As a means of improving and maintaining competitiveness
within the global market, enterprises are placing a greater emphasis on
improving the quality of products provided to the consumer. To achieve this
objective, organizations are looking for ways to improve the quality of
manufacturing processes. Many world-class organizations have adopted Statistical
Quality Control (SQC) which involves using statistical tools and techniques,
such as acceptance sampling, process capability analysis, and Statistical
Process Control (SPC), to analyze, monitor, and control the efficiency and
quality of its manufacturing processes. By improving the quality of the
manufacturing processes used in production, the quality of the end-product
increases, which in turn improves productivity and customer satisfaction.
A key concept of SQC is recognizing that process and
product variation is a normal occurrence and should be expected. The causes of
variation are categorized into two types: (1) variation that is built into the
process and cannot be corrected and (2) variation caused by external sources
that can be controlled, such as material, equipment, methods, etc. SQC can be
used to quantify process variation and determine an acceptable level of
variation for manufacturing processes required to maintain or improve the
quality of the final product. Techniques often used for Statistical Process
Control, such as histograms and control charts, can be used to analyze and
monitor the quality of manufacturing processes to reduce the amount of
defective products being produced. (See Appendix F.1.21
- Statistical Process Control)
Acceptance sampling is often used to monitor the quality
of products that are produced rapidly in large quantities. It is also used when
the inspection method renders the product unusable. Because it is less expensive
to implement and execute, acceptance sampling is often preferred over total (100
percent) sampling. Acceptance sampling can be used to determine either the
quality of the product or whether the processes used to produce the product are
operating within specified limits. There are some risks associated with using
acceptance sampling, including the chance that an acceptable lot will be
rejected or vice versa. These risks have been standardized and are expressed
terms of probability. The probability that an acceptable lot will be rejected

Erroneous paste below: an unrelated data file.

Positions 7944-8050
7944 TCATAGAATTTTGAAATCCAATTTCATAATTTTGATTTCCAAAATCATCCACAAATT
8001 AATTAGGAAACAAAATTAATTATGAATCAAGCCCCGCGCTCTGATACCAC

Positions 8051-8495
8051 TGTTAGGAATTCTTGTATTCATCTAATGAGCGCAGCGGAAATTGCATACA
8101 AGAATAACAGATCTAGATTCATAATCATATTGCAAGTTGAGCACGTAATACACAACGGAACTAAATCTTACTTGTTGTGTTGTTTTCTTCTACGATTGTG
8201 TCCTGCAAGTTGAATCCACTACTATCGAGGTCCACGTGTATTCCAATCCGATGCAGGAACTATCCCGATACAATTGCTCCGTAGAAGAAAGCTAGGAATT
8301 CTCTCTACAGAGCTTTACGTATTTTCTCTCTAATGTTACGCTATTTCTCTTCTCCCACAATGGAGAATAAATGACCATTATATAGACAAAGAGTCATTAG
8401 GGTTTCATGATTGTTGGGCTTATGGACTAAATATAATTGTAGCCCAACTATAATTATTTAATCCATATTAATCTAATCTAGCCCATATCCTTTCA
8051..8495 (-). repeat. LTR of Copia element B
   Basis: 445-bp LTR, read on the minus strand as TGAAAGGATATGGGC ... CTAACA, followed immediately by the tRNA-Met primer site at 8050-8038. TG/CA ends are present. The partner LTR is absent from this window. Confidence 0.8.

due to sampling is referred to as the Producer's Risk (Alpha). The Consumer's
Risk (Beta) is the probability that a lot that is defective will be mistakenly
accepted. An Operating Characteristic (OC) curve (see Figure F.10) is used to
graphically depict these numbers along with the probability that various levels
of quality will be accepted under the sampling plan.
Another benefit to be gained from implementing SQC is the
minimization of failure costs. Failure costs result from product defects and can
be categorized as either internal failure costs or external failure costs.
Internal failure costs result from defects that are detected after production is
complete but prior to the product being sent to the customer. Internal failure
costs include those associated with scrap and rework efforts, additional
inspection and testing of repaired parts, as well as the labor hours spent
trying to identify the cause of the defect. External failure costs result from
defects being identified after the product has been provided to the customer and
include the costs associated with complying with product warranties as well as
the loss of revenue due to customer dissatisfaction. SQC tools and techniques
can be used to ensure the production and delivery of high quality products,
thereby reducing failure costs.
When successfully implemented and executed, SQC tools and
techniques provide a reliable method for analyzing and controlling production
processes to ensure that quality parts are produced. When manufacturing
processes are under control, product and process variation is minimized, and the
overall quality of the end product increases. Higher quality products and
processes result in increased productivity and customer satisfaction, which
improve competitiveness within the global market.
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Juran, J. M., & Gryna, F. M. (1988). Juran's Quality Control Handbook. New York: McGraw-Hill.
Maleyeff, J. (1994, December). The Fundamental Concepts of Statistical Quality Control. Industrial Engineering.
Schuetz, G. (1996, February). Bedrock Statistical Quality Control. Modern Machine Shop.